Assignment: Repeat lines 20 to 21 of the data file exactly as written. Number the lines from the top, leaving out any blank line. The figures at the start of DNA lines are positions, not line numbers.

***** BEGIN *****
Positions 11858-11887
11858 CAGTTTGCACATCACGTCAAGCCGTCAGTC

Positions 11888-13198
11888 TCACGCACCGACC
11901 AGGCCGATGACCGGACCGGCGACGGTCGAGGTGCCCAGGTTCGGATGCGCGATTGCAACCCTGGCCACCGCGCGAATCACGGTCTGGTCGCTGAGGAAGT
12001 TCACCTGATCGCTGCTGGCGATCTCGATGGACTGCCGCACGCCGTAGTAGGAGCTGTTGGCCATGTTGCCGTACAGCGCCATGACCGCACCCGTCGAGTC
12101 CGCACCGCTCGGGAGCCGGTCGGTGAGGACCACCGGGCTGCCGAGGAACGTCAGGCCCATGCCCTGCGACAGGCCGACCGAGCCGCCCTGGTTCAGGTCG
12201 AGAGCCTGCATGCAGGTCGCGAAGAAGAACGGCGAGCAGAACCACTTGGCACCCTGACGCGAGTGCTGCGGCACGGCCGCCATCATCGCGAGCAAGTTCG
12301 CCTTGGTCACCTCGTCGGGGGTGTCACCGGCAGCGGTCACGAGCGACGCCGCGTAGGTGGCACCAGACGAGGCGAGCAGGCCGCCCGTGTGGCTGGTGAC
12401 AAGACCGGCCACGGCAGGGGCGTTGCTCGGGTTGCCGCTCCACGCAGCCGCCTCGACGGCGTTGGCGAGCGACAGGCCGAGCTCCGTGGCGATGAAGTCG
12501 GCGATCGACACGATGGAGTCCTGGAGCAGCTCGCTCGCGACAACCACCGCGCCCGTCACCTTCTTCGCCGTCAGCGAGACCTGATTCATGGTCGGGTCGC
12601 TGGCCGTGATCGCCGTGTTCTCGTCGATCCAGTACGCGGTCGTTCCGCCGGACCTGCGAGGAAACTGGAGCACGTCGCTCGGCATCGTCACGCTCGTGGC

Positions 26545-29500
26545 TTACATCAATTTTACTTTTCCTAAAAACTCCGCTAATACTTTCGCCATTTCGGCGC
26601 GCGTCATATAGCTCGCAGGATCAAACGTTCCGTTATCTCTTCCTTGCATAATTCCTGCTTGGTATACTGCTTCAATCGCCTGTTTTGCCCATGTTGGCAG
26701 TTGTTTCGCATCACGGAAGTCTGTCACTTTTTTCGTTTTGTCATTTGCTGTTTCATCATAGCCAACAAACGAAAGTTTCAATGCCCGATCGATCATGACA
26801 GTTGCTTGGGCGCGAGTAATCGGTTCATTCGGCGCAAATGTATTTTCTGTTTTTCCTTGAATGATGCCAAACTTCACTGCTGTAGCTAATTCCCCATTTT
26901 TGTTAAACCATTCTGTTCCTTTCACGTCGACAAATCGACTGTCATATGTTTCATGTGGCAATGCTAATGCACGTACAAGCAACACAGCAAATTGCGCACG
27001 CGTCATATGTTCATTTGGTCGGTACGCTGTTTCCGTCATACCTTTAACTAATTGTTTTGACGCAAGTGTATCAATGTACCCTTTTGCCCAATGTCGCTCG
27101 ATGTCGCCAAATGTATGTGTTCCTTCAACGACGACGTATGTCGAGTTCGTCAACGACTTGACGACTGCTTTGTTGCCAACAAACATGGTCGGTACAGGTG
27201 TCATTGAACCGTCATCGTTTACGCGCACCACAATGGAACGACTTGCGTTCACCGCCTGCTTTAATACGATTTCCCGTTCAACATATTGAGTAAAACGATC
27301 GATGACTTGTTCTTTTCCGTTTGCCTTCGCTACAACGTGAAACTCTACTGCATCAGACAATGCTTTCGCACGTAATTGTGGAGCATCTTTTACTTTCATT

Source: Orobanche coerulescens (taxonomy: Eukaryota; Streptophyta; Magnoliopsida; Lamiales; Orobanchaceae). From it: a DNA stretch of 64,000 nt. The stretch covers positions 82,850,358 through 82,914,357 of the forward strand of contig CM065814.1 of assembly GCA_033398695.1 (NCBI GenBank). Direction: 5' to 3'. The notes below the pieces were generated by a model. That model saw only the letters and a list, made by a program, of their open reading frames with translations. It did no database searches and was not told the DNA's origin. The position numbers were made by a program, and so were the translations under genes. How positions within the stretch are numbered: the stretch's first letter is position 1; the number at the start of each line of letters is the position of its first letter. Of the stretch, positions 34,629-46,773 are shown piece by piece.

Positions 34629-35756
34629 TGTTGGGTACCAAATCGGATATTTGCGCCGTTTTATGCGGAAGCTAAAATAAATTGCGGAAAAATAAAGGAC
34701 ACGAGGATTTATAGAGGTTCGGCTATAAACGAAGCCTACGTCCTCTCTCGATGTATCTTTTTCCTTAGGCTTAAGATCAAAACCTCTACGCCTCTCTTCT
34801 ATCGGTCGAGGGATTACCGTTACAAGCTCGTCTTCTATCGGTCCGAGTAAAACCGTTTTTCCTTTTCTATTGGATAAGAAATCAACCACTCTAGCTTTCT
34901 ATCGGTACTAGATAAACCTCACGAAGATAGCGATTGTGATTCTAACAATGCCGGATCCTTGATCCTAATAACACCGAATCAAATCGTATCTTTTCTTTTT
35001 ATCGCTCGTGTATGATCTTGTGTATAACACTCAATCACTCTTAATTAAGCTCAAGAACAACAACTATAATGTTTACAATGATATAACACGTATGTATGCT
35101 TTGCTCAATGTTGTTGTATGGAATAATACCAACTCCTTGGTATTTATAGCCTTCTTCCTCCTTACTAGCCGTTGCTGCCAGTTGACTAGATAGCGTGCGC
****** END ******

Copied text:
27101 ATGTCGCCAAATGTATGTGTTCCTTCAACGACGACGTATGTCGAGTTCGTCAACGACTTGACGACTGCTTTGTTGCCAACAAACATGGTCGGTACAGGTG
27201 TCATTGAACCGTCATCGTTTACGCGCACCACAATGGAACGACTTGCGTTCACCGCCTGCTTTAATACGATTTCCCGTTCAACATATTGAGTAAAACGATC